Wilier is one of Italy’s oldest cycling brands, established in 1906, and intimately associated for most of its history with the highest levels of the sport.
The Cento1AIR is the latest addition to the Trieste brand’s range, and one arrived with UK importer, ATB Sales, just days before its public unveiling to the press at the Lotus F1 facility in Enstone, Oxfordshire yesterday. It is Wilier’s first aero road bike.
We found our way to the home of the cars driven by Kimi Raikkonen and Romain Grosjean, and narrowly avoided tripping over the front wing of a machine piloted to the F1 world championship by Fernando Alonso.
During our visit, we also cast an eye across Wilier’s more modestly priced GTR, the second new model introduced to its line up for model year 2014, learned that a disc-equipped incarnation of the Cento1SR race bike is due later this year, and snapped the 2014 incarnation of the flagship Zero7, one of the best bikes we’ve ever ridden. Check back tomorrow for more on these machines. Today we’ll focus on Cento1AIR.
Wilier has had most bases covered with a range including the Zero 7, the brand’s super lightweight climbing bike, and the Cento1SR, launched last year as the latest incarnation of its flagship race bike. Until now, however, it has been without an aero road bike. Enter the Cento1Air.
Built to a design brief intended to combine the handling qualities of the Cento1SR with the radical aerodynamics of the TwinBlade TT bike, the Cento1AIR certainly has a striking appearance. Viewed from the rear, the front triangle is almost completely concealed by the seattube, so slim are its CFD-influenced profiles.
Wilier had most bases covered with its Zero7 ultra-lightweight climbing bike and Cento1SR race bike, but until now lacked an aero road bike. Enter the Cento1AIR
The headtube’s leading edge is similarly slender, but the side profile retains much of the bulk of that found on the Cento1SR. Wilier set out their stall on handling and the lateral stiffness of the headtube is a significant factor. The lower bearing has the appearance of the 1.5” contact favoured by many manufacturers, but is the 1-1/4” unit deployed across the Wilier range (interestingly, Lapierre have also reverted to 1-1/4” on their redesigned flagship Xelius Ultimate).
The integration of fork crown and headtube is one of the most impressive features of the Cento1AIR, visually at least (we’ve yet to test one, but hope to soon). Turning the handlebars for a closer inspection of the fork’s trailing edge reveals two air channels: an echo of the giant voids between fork blade and wheel on the TwinBlade. It’s a continuation of the philosophy Wlilier applied to their TT bike: to reduce frontal area, but also to direct air flow in a bid to defeat turbulence and its inevitable consequence – drag.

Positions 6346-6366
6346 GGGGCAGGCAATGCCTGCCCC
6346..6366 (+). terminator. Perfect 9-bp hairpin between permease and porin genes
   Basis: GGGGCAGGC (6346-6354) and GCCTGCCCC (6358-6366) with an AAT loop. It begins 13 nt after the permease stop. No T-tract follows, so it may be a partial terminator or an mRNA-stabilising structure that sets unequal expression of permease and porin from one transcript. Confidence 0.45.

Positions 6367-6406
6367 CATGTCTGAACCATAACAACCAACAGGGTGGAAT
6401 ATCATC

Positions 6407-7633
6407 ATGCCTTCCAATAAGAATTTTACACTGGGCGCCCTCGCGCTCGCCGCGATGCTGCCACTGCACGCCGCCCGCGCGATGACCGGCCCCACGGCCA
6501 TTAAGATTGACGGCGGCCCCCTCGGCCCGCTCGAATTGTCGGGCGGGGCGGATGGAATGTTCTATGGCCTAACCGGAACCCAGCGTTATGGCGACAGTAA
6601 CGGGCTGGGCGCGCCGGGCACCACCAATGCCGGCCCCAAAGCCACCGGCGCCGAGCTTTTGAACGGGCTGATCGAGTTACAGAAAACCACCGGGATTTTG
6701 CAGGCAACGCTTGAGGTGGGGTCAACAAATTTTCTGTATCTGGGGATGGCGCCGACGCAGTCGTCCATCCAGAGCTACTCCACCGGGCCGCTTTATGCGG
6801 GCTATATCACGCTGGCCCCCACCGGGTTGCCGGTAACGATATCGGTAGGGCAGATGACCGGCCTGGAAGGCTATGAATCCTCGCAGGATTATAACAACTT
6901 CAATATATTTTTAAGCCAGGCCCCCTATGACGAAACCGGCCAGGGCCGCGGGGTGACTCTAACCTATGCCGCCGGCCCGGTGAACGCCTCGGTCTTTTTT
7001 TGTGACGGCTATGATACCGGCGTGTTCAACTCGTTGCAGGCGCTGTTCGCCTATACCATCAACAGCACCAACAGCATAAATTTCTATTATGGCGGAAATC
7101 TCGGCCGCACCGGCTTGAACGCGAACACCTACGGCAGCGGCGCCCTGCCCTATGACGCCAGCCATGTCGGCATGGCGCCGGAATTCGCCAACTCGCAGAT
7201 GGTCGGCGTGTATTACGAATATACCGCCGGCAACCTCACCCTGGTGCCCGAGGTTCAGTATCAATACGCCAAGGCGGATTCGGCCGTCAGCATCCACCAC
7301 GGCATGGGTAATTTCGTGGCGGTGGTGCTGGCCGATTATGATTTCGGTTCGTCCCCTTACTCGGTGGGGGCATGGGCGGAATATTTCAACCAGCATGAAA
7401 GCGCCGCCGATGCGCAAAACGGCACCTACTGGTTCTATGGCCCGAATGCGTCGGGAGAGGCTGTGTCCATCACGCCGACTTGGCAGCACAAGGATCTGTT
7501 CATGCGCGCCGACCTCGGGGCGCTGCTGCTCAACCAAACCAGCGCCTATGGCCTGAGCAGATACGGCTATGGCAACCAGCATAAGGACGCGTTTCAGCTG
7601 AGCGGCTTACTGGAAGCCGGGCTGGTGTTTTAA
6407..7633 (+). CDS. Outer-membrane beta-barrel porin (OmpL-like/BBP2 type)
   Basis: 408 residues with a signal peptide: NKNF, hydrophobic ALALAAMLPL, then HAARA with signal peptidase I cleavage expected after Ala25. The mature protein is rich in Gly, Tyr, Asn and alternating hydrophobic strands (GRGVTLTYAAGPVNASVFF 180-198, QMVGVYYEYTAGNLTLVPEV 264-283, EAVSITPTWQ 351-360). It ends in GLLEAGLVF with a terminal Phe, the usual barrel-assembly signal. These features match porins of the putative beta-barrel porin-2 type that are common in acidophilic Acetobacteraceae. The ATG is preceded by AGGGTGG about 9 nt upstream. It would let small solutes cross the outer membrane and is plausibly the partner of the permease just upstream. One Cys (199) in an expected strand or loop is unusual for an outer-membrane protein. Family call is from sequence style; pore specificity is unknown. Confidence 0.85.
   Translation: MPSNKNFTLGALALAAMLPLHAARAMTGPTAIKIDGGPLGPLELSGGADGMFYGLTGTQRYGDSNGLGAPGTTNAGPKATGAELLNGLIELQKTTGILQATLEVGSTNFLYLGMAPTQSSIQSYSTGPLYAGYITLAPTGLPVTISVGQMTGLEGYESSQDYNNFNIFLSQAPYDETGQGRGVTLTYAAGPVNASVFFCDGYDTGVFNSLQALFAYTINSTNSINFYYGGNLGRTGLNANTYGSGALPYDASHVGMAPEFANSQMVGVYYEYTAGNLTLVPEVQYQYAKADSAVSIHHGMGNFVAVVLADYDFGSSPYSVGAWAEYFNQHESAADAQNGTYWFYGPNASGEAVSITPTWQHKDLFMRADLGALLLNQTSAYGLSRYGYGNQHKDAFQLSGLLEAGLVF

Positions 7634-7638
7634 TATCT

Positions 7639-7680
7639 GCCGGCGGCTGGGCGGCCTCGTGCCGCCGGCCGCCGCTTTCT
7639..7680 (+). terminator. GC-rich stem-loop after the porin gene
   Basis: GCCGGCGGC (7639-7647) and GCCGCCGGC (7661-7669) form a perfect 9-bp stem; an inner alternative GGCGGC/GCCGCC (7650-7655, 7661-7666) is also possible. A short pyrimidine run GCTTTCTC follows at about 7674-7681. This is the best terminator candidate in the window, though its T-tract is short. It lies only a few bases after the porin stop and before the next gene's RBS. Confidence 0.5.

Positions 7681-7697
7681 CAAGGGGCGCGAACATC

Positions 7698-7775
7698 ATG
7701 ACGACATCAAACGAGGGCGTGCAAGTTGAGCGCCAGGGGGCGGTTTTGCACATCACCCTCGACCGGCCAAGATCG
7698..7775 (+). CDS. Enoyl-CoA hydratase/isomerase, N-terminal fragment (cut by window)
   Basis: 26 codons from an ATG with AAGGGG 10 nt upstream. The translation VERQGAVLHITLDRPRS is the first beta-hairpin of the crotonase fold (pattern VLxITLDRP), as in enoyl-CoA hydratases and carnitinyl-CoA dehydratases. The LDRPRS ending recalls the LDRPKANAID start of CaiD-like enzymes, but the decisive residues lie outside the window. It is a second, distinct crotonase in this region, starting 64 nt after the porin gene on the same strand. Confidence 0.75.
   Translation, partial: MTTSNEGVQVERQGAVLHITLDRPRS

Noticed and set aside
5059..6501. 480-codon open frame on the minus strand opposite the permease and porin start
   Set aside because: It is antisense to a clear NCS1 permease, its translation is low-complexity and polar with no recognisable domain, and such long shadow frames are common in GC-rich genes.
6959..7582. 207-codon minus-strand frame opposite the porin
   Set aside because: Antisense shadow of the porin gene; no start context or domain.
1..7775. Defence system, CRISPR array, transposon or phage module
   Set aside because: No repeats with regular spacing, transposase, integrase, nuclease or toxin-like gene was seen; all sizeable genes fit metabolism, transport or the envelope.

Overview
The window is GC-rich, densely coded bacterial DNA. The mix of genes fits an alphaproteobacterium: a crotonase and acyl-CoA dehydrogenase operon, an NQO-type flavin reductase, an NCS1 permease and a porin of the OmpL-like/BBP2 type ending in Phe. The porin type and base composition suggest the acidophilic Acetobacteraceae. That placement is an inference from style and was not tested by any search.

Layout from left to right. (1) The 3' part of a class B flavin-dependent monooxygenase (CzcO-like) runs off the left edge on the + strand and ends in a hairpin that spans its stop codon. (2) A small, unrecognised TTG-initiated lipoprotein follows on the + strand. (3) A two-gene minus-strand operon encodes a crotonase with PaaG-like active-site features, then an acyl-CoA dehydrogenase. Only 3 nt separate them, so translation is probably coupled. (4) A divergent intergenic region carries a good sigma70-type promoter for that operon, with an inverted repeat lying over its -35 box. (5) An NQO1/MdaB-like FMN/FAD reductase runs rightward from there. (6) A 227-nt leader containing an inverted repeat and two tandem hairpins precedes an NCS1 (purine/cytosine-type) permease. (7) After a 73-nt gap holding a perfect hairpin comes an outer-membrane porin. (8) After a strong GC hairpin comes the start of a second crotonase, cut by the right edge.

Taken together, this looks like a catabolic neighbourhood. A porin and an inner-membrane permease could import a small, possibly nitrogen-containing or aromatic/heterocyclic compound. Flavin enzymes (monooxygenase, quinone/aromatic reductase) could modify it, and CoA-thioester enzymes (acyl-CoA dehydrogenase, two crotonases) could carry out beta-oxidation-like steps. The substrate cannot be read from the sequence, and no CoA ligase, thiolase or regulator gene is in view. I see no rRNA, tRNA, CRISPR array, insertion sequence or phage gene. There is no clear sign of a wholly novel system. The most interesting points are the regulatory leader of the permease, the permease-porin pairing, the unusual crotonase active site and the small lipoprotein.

Many aero road bikes incorporate the philosophy of German aerodynamicist, Professor Kamm (Trek’s Madone 7, for example), whose truncated aerofoils (smooth leading edge, flat trailing edge) abound on the Cento1AIR, most notably on the cutaway seattube, which arcs around the rear wheel. We’re assured that there’s sufficient clearance for a larger tyre than the narrow Mavic Yksion Powerlink rubber shown here. The very shallow seatstays are another result of a design realised with computational fluid dynamics, according to Wilier’s man at the launch.
Turning the handlebars for a closer inspection of the fork’s trailing edge reveals two air channels: an echo of the giant voids between fork blade and wheel on the TwinBlade
The Kamm philosophy extends as far as the custom made Ritchey seatpost. A word here on the mechanisms that secure it. The integrated seat clamp is neat enough, if no longer revolutionary (both Fondriest and Scott use a similar design). Internally, however, there’s a wedge that expands inside the seat tube, which along with the clamp, represents a belt and braces approach to the challenge of securing a flattened seat pin.
If the cable routings look familiar, that’s because they’re another feature previously deployed on the Cento1SR. The mounting plate at the top of the downtube can be removed for easy access when fitting new cables and replaced altogether with a blanking plate for those running electronic shifting. While on the topic, the downtube void through which cables are routed on mechanical systems will house internal batteries from Shimano and Campagnolo.
The close partnership between Wilier and FSA is evident on the Cento1AIR, in the bars and stem, for example, but nowhere more so than at the bottom bracket, where Wilier have deployed the 386 press fit unit developed for the Zero7 and subsequently used on the Cento1SR. It’s housed on the Cento1AIR in a substantial shell that rises to a squared-off junction of seattube and downtube. The 86mm standard is compatible with other chainsets (notably, Shimano), but only FSA’s 386EVO chainset pictured here utilises its capacity for a 30mm axle, apparently.
Wilier’s UK importer, ATB Sales, plans to import the Cento1AIR in three configurations (it will also be sold as a frameset). A Shimano Ultegra 6800, 11-speed mechanical configuration with Shimano RS21 aluminium clincher wheels will cost £3,750. An upscale offering with Shimano Ultegra 6870 11-speed Di2 will cost £4249. Finally, a Cento1AIR with Shimano Dura Ace 9000 mechanical shifting and Mavic Cosmic Carbone SLE wheels will cost £5499. Some of the last model have arrived in the UK already.